Remember and adhere to the values of the Enlightenment while striving to better the world around you, said John Krebs, former Principal of Jesus College at the University of Oxford.
“You are the people who will shape our future in a rapidly changing world; your education has equipped you to change the world,” he continued.
Krebs spoke to graduates from Brescia University College, Huron University College, the Faculty of Arts & Humanities, the Don Wright Faculty of Music, as well as the faculties of Engineering, Health Sciences and Science, at the Thursday, Oct. 22, afternoon session of Western’s 306th Convocation.
Western conferred an honorary Doctor of Science (DSc) upon Krebs in recognition of his distinguished and influential academic career in biology.
John Krebs, Baron Krebs of Wytham, is an ornithologist, behavioural ecologist, food security advocate and champion of the use of scientific evidence in political decision-making.
He is recognized for his ground-breaking work on optimal foraging theory, the function of song repertoires in birds, the conservation of bird populations, and for a widely successful textbook, An Introduction to Behavioural Ecology, now in its fourth edition, which has influenced generations of students, including today’s faculty sitting and biology undergraduates, who are today receiving their degrees.
Krebs received a DPhil degree from Oxford, where he returned after holding faculty appointments at the University of British Columbia and the University of North Wales. He is a Fellow of the Royal Society, and the recently retired Principal of Jesus College, Oxford.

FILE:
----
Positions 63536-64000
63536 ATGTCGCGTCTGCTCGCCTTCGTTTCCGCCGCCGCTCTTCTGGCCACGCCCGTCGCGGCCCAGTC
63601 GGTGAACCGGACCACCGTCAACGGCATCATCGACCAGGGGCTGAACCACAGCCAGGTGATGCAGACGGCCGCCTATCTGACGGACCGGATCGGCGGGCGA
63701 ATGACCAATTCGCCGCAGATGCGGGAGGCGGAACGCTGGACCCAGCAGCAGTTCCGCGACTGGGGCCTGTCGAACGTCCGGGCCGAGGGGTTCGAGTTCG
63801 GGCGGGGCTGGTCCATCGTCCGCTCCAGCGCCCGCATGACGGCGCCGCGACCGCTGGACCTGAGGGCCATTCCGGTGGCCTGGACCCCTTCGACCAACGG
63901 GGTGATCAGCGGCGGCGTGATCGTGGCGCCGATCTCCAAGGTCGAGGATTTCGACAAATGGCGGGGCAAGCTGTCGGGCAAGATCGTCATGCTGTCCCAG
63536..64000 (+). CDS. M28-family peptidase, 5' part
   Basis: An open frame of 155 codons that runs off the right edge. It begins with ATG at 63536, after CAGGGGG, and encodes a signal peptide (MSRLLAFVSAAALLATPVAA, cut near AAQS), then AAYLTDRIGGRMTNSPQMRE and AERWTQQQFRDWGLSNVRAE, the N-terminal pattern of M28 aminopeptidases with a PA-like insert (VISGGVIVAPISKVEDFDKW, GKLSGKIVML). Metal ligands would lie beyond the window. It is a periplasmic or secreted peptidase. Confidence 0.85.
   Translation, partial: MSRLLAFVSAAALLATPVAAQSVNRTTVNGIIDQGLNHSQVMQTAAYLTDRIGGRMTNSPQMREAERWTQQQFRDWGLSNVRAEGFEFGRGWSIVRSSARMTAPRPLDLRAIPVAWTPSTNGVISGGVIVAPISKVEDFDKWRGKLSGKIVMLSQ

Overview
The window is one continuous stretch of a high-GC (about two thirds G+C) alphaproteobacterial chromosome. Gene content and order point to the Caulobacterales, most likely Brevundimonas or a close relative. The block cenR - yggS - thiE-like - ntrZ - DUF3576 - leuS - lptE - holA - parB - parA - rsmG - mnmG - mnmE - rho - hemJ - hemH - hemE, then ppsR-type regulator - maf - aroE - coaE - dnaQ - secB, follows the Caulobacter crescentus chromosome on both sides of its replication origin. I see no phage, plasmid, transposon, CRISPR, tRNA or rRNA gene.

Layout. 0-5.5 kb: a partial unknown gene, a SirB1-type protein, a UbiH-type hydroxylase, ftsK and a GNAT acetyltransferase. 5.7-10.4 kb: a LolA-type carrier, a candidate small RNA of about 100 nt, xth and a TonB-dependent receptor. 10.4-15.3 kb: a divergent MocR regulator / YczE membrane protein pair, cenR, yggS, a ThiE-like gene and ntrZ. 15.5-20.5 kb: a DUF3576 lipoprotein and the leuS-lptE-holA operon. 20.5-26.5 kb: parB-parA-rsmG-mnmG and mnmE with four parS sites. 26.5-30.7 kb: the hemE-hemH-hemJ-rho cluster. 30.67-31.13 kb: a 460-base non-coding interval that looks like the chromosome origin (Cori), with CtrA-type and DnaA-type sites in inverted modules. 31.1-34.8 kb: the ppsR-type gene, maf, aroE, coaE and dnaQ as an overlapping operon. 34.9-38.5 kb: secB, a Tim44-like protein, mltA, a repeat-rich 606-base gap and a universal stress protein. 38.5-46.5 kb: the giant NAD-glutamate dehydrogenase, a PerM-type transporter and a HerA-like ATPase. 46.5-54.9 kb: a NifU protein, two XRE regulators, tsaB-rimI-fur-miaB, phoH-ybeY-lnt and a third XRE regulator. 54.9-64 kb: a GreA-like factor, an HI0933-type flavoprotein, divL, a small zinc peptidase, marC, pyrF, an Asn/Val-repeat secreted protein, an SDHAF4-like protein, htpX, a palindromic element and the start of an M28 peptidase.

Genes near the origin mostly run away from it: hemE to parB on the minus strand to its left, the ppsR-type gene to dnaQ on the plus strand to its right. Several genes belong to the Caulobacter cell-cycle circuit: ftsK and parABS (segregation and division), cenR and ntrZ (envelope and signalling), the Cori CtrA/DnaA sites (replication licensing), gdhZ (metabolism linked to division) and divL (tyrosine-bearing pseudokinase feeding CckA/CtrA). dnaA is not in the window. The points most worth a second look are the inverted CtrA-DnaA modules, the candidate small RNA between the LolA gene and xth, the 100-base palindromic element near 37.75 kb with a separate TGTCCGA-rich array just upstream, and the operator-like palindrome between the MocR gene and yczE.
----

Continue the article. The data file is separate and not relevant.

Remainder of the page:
Graduates have learned the values of the Enlightenment during their academic career, said Krebs. Regardless of the degree they hold, they have been taught to value autonomous thinking and freedom. They’ve been taught to reject bigotry and oppression.
“Defend the Enlightenment values,” Krebs urged graduates, noting there are still people in the world who oppose liberty and uphold bigotry. “Without these values, your generation won’t succeed in the challenges that lie ahead.”
Krebs’ research has left a mark in the fields of territoriality, resource defence, and foraging, linking behaviour to ecology and evolutionary fitness and he has also studied mechanisms that underlie behaviour, linking brain structure to differences between species in ecology and behaviour.
As the first chair of the British Food Standards Agency, Krebs led numerous other national- and international-level committees focused on environmental science, agriculture, and sustainability and has been an advocate for evidence-based decision-making. He is considered an authority on the conflicts between food production and conservation.
In recognition as both a scientist and public servant, Krebs was knighted in 1999 and appointed a Life Peer in 2007.
In his citation, Social Science professor David Sherry praised Krebs’ accomplishments and presented him as a great example for today’s graduates.
“Lord Krebs’ career and his involvement in the public sphere serve as examples for Western graduates of the broader role scientists can play in society and as an inspiration for the positive impact that their training and education can have on society in Canada and internationally. Professor John Krebs is, for these reasons, an outstanding candidate for an honorary degree from Western,” Sherry said.
Krebs closed by asking graduates to tackle life’s challenges, especially collective challenges, by thinking outside the box.
“I’m sure each of you will surprise and enlighten your parents and teachers in your future careers,” he said.